Racetracks will wind up making more than the 10% they make now. Most of the extra will be used to pay down the mortgage debt. They might be in a position, in the case of Fort Erie for example, to offer a bigger cut to purses (than the mandatory 10%) if the racing game continues to sink.
The government will still have rules in place, including the 10% of slot profits that goes to purses, and they will hopefully enforce the rule that if there is no racing, there is no slots.
Teen Arrested For Having Sex With Horses
Happened at the oldest active track in North America; The Goshen Historic Track. "This guy makes Michael Vick look like a charter member of PETA," Village police Chief James Watt said.
Canadian Harness Tracks Gets Proactive: Canada One Racing Looking To Get More Bettors In North America To Be Exposed To Canadian Harness Racing
Not surprisingly, Woodbine Entertainment Group (WEG) has decided not to participate in the project. For one thing, if Canadian harness racing is put on the map, Woodbine and Mohawk would benefit regardless, and secondly and most importantly, horse racing has become a necessary evil over at WEG. WEG is now only concerned about taking what they can without spending much money. They realize that they are not offering a product that the general public wants, and with their high takeout rates, they know by now, they just can't attract new people anymore. They've given up on horse racing. Instead of changing prices and being an industry leader, their focus is now staying afloat so they can expand their profitable business (slots and potentially other casino games).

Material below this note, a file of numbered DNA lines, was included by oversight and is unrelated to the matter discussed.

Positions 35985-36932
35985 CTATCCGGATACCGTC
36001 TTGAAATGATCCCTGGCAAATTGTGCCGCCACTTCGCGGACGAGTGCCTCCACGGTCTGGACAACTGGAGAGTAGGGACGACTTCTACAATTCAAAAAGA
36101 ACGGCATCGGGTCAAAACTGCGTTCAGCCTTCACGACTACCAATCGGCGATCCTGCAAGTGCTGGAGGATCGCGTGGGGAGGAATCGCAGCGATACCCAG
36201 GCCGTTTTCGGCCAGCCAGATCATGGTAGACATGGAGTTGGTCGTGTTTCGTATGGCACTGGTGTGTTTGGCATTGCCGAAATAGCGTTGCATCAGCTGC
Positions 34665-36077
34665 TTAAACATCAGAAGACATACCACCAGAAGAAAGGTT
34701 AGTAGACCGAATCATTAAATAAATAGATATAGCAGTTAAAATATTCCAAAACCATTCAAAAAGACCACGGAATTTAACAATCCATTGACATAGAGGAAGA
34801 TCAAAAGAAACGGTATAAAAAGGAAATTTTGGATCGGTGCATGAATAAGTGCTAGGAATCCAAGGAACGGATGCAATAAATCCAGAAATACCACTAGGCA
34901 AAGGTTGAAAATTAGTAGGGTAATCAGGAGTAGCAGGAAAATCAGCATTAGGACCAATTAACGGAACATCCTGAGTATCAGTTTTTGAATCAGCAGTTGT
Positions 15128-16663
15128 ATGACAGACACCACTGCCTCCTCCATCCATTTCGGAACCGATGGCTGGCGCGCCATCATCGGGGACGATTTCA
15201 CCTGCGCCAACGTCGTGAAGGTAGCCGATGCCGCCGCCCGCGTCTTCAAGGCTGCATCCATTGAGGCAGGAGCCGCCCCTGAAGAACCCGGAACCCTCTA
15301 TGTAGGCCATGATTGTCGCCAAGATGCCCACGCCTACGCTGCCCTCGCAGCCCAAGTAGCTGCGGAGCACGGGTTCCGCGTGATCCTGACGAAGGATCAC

Canada One is potentially looking to embrace exchange betting. Exchange betting or not, Canadian harness racing is in a position to become a leader when it comes to lowering takeout rates collectively (can we say 12% across the board?), and getting a tremendous head start versus their thoroughbred industry rivals.
More Cuts At Woodbine
Besides recently firing the parking lot staff a few weeks ago, I also heard a rumour that Jennifer Morrison was released from her duties of odds making (including the Winter Plate Book). She will also not be giving handicapping seminars either. I emailed Jennifer and she confirmed the rumour is in fact reality.
What a stupid move by Woodbine. Jen's Thoroughblog is a source for many Ontario thoroughbred horsemen to get a daily dose of what is happening pretty much at Woodbine. Getting her to spend less time at Woodbine will cause her to have less insight on the daily goings on there, and it naturally gives her less incentive to give Woodbine positive advertising (something you won't find my here at Cangamble). Hundreds of people (mostly from Ontario) visit her blog daily. I guess she can afford to be more controversial now.
Like I wrote earlier, Woodbine is giving up on horse racing. I wonder if the Score and racing SUN TV will be affected too. Last year, Woodbine cut the talking heads from their HPITV telecasts. Woodbine may have been up 6% in handle but their real income was most likely down, and the way it is going, the trend will continue.
If you want to complain to Woodbine about Jennifer Morrison's dismissal, call 1-888-675-7223 or 416-675-7223.